Gratitude can be a useful tool for curbing stress and boosting your emotional resilience. You can start this practice by writing a list of the things you feel grateful for, says Meister.

“Specifically including the opportunity to obtain this vaccine, which others do not yet have access to, on your gratitude list can help mitigate any negative feelings of stress about having to wait for the second dose,” she explains.

Try Breathwork

Stress can impact the way you breathe. You may find yourself holding your breath, or taking shallow and irregular inhales and exhales, which can exacerbate anxiety and other mental health conditions. Lennox recommends practicing therapeutic breathing to help make stress more manageable in between COVID-19 vaccine doses.

“Therapeutic breathing is diaphragm breathing, [which is] different than the ‘deep breathing’ that most people have heard of or done on their own,” she says. “[It involves] filling the lungs with oxygen, not shallow chest breathing. By allowing yourself to breathe in this manner, the body responds by lowering heart rate and racing thoughts.”

You can try therapeutic breathing by inhaling through the nose, holding it for 5 seconds, then pushing the breath out through the mouth with your lips in an “O” shape, Lennox explains. Repeat three times, with 4-second pauses in between each set.

Seek Mental Health Support

While there are plenty of at-home techniques to help reduce stress, seeing a mental health professional can provide additional support during challenging times. “Having this space and time each week to yourself to be able to express your fears and feelings has been shown to reduce stress,” says Meister.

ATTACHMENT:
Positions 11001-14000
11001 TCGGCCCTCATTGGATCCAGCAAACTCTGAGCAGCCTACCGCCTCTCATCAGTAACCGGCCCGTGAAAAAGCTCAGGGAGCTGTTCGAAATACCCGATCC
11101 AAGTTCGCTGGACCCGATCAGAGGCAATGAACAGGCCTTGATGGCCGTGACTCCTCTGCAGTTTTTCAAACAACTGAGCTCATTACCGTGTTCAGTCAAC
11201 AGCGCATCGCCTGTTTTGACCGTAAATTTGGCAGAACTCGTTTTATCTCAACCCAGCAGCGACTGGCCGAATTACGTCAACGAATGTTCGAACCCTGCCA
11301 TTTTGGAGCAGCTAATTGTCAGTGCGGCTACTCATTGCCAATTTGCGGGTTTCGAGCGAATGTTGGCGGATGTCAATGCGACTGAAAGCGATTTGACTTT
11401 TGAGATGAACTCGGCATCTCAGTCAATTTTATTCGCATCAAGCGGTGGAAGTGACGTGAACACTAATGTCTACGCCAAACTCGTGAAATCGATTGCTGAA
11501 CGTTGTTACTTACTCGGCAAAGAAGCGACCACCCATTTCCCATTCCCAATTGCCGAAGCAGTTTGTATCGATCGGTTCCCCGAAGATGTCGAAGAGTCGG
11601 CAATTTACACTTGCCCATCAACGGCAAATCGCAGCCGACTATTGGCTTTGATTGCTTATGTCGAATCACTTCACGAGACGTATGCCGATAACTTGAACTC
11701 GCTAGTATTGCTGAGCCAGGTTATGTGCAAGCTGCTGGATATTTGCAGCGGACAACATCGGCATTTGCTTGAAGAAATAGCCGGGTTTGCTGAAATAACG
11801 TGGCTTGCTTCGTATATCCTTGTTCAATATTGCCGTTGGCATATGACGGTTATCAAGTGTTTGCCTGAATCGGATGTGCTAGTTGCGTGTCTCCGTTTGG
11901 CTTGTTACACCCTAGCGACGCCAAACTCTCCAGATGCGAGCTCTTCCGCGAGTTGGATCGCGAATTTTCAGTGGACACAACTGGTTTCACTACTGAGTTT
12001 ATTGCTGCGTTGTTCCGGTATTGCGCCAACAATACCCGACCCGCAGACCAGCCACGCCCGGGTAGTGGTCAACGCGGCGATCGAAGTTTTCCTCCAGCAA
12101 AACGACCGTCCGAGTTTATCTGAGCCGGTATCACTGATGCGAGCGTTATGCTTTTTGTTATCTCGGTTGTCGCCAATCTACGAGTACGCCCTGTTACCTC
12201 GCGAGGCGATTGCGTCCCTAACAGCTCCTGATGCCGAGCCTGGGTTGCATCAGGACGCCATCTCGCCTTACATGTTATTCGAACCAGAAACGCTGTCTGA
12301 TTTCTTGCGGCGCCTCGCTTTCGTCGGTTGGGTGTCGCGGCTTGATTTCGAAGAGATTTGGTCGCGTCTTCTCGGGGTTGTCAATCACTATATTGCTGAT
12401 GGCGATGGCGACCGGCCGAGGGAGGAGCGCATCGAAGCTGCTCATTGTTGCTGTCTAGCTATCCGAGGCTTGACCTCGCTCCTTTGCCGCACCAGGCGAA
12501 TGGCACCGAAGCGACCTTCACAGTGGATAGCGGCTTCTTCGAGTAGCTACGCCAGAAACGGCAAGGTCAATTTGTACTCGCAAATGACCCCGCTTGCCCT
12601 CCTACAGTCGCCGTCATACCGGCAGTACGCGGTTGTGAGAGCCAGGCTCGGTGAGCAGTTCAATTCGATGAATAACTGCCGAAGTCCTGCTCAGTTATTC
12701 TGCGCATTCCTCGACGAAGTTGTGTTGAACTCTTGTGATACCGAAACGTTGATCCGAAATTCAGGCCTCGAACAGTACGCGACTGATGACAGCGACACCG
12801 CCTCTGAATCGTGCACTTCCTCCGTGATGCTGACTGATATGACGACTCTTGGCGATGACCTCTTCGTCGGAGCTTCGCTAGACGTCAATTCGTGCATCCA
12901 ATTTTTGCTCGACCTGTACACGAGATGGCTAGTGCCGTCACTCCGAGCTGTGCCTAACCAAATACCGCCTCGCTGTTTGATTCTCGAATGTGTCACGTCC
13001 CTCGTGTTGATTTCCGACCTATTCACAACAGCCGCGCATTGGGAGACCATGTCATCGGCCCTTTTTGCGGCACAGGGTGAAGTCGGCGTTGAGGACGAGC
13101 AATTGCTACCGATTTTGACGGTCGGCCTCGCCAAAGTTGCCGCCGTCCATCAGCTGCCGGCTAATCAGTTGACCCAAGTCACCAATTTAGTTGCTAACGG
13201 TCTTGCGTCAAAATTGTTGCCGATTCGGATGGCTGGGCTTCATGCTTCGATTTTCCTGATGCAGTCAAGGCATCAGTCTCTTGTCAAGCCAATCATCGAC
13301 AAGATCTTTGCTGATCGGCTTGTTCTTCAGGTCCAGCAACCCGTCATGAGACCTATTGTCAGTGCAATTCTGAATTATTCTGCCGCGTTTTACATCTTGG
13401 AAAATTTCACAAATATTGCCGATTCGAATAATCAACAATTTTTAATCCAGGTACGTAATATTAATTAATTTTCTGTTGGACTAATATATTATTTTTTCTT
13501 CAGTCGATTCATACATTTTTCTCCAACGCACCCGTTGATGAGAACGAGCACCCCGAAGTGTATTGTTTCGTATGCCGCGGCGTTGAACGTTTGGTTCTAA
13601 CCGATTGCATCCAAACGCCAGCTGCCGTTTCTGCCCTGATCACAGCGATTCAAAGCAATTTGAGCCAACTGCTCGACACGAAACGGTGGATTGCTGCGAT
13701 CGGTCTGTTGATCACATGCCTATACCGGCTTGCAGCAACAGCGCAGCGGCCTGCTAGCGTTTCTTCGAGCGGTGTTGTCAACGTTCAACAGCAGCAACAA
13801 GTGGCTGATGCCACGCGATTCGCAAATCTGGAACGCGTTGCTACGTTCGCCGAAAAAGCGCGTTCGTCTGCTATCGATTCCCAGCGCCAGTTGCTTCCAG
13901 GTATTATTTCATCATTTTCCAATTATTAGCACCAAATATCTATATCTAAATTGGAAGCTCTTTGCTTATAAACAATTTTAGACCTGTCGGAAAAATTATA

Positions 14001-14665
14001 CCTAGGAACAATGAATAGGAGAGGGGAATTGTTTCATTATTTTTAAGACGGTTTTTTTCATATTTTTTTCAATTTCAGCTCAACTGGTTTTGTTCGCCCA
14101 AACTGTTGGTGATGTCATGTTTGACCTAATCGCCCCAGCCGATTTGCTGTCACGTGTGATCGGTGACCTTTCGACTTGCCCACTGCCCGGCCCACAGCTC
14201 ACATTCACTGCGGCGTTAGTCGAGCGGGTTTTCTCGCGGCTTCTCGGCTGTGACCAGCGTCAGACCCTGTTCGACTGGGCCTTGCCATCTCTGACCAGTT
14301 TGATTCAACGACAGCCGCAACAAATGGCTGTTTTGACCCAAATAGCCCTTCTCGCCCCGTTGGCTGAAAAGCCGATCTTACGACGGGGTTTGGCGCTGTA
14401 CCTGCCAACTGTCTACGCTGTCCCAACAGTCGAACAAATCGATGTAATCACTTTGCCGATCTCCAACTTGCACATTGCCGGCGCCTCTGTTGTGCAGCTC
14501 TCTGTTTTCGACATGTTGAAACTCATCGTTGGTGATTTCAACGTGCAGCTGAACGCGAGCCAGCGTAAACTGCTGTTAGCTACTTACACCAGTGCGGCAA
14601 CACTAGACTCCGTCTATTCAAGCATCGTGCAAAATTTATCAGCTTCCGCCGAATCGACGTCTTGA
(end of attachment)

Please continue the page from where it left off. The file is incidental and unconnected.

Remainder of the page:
Remember: You’re not alone in feeling stressed in between COVID-19 doses, nor do you have to cope with those feelings on your own. Getting the right type of support, whether it’s from a therapist or through a mindful practice, can help you get through this challenging time.

What This Means For You

It’s totally normal to feel stressed out and impatient while waiting for your second dose of the COVID-19 vaccine. However, research shows that stress can make vaccines less effective, so it’s important to find relief.

Consider incorporating a 10-minute meditation practice and some physical movement into your day to reduce stress. A gratitude practice can also help you cultivate emotional resilience. You may also consider meeting with a therapist for one-on-one mental health support during challenging times. Remember: You don't have to cope with stress and uncertainty alone.

The information in this article is current as of the date listed, which means newer information may be available when you read this. For the most recent updates on COVID-19, visit our coronavirus news page.

2 Sources
Verywell Mind uses only high-quality sources, including peer-reviewed studies, to support the facts within our articles. Read our editorial process to learn more about how we fact-check and keep our content accurate, reliable, and trustworthy.
  1. American Psychological Association. Stress weakens the immune system.

  2. Madison A, Shrout MR, Renna ME, Kiecolt-Glaser JK. Psychological and behavioral predictors of vaccine efficacy: considerations for COVID-19. Perspect Psychol Sci. 2021;16(2):191-203. doi:10.1177/1745691621989243

By Joni Sweet
Joni Sweet is an experienced writer who specializes in health, wellness, travel, and finance.